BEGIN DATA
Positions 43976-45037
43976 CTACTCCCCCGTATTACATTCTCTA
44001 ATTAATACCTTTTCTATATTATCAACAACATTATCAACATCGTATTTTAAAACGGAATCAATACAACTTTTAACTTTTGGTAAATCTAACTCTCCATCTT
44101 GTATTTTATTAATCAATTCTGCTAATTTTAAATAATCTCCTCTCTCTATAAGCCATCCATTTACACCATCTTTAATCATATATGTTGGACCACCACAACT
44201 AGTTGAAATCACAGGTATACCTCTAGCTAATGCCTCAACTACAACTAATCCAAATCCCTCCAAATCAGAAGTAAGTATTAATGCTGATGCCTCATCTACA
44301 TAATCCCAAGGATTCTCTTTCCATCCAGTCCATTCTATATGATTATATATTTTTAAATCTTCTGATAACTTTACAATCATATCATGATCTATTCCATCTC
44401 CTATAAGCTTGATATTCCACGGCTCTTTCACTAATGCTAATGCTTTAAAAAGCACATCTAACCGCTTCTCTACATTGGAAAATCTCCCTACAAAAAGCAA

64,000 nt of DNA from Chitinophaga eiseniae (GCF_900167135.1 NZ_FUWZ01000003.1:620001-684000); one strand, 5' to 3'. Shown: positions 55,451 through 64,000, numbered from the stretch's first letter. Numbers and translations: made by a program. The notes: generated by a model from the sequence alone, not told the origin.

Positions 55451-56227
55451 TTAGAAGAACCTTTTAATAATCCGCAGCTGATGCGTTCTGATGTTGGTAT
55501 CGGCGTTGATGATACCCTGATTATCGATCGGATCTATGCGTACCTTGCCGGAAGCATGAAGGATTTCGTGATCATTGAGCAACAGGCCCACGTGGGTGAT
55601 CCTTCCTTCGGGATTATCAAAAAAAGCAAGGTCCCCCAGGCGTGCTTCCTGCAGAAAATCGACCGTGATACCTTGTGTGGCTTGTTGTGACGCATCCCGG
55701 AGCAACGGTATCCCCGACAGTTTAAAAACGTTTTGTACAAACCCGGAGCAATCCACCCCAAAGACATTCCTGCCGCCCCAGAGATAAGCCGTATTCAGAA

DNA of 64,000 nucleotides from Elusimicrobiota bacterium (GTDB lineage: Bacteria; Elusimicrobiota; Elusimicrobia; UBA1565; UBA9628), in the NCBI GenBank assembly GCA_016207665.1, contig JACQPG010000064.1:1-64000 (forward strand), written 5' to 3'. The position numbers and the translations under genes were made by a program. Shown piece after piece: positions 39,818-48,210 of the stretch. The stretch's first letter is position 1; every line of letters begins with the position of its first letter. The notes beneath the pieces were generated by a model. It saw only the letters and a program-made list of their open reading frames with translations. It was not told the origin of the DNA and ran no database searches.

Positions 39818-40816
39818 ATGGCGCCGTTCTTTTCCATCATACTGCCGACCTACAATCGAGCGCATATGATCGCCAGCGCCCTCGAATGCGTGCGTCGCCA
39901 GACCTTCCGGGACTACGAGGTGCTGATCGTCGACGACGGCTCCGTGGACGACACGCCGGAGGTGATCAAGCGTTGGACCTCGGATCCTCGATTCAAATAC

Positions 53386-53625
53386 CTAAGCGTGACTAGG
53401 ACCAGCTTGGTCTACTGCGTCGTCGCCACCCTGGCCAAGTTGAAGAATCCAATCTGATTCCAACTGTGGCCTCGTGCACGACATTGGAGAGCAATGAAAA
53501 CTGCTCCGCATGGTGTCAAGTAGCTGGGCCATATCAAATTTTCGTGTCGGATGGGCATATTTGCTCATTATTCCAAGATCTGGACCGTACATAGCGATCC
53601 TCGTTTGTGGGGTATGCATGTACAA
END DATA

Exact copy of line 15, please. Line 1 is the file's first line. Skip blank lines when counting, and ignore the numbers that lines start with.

Positions 39818-40816